Founded in spring 2011, the Society of Premedical Engineers — or eMed — is an expanding group comprised of students from the College of Engineering, the College of Arts and Sciences and the College of Agricultural and Life Sciences.
Haadea Khan ’14, president of eMed, said she is proud to represent what she called “a premed club for engineers.”
eMed, which boasts about 40 members, is one of several premed clubs at Cornell. However, eMed is specifically tailored toward undergraduate students who plan to pursue medicine after completing a degree in engineering, according to Khan.
“[Although there are] several premed clubs at Cornell, what makes us different is that we strive to promote the interests of students studying engineering who want to pursue a career in medicine afterwards,” Khan said.
eMed assists its membership in navigating the process of applying to medical schools, preparing for the Medical College Admission Test and finding research opportunities.
In a recent workshop on course enroll, an engineering advisor taught students in eMed how to incorporate both engineering and premed requirements into a single schedule.
“Knowing how to merge medicine and technology” is important, said Caitlin Bowen ’14, secretary of eMed.
Bowen said that several of the guest speakers brought in by the club have inspired her to continue on her chosen academic track.
“[It is easy to become] discouraged if your major is more demanding or your grades aren’t as high,” she said. “But if you’re determined, you can put your mind to it.”
Twenty-five eMed students will make a trip to New York City this weekend to visit Weill Cornell Medical College, where they will follow a neurosurgeon and sit in on classes at the medical school. The participating students were selected from eMed’s membership via online lottery.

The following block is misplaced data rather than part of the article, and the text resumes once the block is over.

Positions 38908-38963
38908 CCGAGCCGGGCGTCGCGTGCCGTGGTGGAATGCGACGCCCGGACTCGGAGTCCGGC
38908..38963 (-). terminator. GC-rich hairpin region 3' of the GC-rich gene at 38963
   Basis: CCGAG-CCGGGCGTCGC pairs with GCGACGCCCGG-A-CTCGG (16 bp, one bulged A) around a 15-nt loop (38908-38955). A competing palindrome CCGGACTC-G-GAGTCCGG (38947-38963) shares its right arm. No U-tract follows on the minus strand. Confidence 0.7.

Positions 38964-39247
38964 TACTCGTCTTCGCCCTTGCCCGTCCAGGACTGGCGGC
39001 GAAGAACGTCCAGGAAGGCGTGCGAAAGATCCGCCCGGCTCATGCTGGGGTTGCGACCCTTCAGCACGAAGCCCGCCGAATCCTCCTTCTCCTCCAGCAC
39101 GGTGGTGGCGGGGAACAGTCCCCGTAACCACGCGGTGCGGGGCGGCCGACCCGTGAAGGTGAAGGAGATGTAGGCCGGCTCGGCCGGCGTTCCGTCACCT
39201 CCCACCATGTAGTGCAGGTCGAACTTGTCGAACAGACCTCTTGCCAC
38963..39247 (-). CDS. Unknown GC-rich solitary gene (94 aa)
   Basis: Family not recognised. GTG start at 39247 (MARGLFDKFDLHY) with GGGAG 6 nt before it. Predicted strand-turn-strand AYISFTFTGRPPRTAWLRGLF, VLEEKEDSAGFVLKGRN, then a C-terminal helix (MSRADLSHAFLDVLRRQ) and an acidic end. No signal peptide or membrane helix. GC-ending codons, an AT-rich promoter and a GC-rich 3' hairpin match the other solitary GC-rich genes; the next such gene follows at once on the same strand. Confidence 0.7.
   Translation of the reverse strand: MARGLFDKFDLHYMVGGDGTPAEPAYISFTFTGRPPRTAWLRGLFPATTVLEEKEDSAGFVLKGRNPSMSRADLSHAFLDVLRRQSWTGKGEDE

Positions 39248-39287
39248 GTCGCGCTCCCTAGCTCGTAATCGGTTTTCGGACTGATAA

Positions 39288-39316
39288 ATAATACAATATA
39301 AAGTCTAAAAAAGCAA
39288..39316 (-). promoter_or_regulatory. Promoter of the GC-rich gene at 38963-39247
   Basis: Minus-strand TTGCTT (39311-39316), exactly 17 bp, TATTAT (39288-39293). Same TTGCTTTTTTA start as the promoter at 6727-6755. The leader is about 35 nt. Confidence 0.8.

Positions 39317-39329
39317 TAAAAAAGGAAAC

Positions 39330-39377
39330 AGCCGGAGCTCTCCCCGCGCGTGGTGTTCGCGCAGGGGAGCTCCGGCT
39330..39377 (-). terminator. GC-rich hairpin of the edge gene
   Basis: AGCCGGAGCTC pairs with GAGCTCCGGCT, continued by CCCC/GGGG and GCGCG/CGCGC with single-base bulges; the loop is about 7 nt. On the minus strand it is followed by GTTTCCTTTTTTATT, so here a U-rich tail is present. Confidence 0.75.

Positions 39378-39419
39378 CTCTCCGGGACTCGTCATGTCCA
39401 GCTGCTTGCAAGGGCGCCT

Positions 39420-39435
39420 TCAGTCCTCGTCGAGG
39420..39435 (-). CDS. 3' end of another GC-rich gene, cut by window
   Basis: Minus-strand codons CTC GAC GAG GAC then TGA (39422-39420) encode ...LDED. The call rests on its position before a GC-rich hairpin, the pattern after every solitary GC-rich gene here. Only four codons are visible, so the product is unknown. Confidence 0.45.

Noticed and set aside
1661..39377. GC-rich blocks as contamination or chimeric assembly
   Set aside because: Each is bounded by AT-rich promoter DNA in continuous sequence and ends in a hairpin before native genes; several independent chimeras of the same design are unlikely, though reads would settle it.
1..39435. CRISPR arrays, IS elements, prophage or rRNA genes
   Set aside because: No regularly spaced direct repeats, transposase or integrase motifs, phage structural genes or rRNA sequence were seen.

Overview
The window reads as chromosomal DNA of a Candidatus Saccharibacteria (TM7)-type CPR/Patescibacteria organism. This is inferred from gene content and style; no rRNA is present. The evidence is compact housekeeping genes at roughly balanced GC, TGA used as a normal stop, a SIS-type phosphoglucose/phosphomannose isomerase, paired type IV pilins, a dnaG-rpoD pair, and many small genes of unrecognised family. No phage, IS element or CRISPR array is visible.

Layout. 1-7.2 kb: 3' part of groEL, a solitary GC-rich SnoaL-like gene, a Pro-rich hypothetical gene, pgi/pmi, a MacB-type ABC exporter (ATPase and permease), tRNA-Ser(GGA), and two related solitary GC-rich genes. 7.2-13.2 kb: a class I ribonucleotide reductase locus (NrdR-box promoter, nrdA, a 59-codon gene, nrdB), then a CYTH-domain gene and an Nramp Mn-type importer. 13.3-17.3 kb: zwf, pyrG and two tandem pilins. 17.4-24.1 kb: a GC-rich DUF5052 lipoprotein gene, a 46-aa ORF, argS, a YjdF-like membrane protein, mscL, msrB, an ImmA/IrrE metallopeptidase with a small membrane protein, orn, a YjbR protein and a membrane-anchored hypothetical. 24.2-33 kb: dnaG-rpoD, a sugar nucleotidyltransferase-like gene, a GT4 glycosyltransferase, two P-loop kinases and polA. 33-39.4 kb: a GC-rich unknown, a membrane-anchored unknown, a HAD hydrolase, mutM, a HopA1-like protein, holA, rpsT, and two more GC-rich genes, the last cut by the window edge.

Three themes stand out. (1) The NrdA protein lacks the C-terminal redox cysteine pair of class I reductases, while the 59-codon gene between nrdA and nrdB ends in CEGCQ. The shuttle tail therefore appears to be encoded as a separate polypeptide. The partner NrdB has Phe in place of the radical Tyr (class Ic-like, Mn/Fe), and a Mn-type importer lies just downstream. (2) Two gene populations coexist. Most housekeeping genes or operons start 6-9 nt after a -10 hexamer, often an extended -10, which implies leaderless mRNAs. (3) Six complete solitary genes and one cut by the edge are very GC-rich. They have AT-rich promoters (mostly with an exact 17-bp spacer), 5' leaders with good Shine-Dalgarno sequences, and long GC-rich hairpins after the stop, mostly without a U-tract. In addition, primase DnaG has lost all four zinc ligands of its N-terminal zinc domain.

Khan expressed excitement about the upcoming trip, saying the experience will allow eMed students to “learn more about the marriage between engineering and medicine.”
Matt Christensen ’12, the former vice president of eMed, said he helped organize the trip after speaking with WCMC’s Dr. Susan Pannullo ’83 M.D. ’87.
It was during one of Pannullo’s guest lectures on Cornell’s Ithaca campus — in a course called “Science and Technology Approaches to Problems in Human Health”— that “the idea to visit Weill occurred to me,” Christensen said.
“I had the chance to ask her about it after class … [and] she was very excited about the idea so we went to work choosing a date and organizing the conference,” Christensen said.
Five students from the University of Pennsylvania will also accompany the Cornell group on their visit to WCMC. Christensen said that he also looks forward to coordinating a trip to Perelman School of Medicine at UPenn next fall.
Khan also spoke positively about eMed’s future, particularly given what she described as a “growing interest” in developing a major in biomedical engineering at Cornell.
“With these exciting plans, eMed club members are optimistic about welcoming more premedical engineers in the future,” Khan said.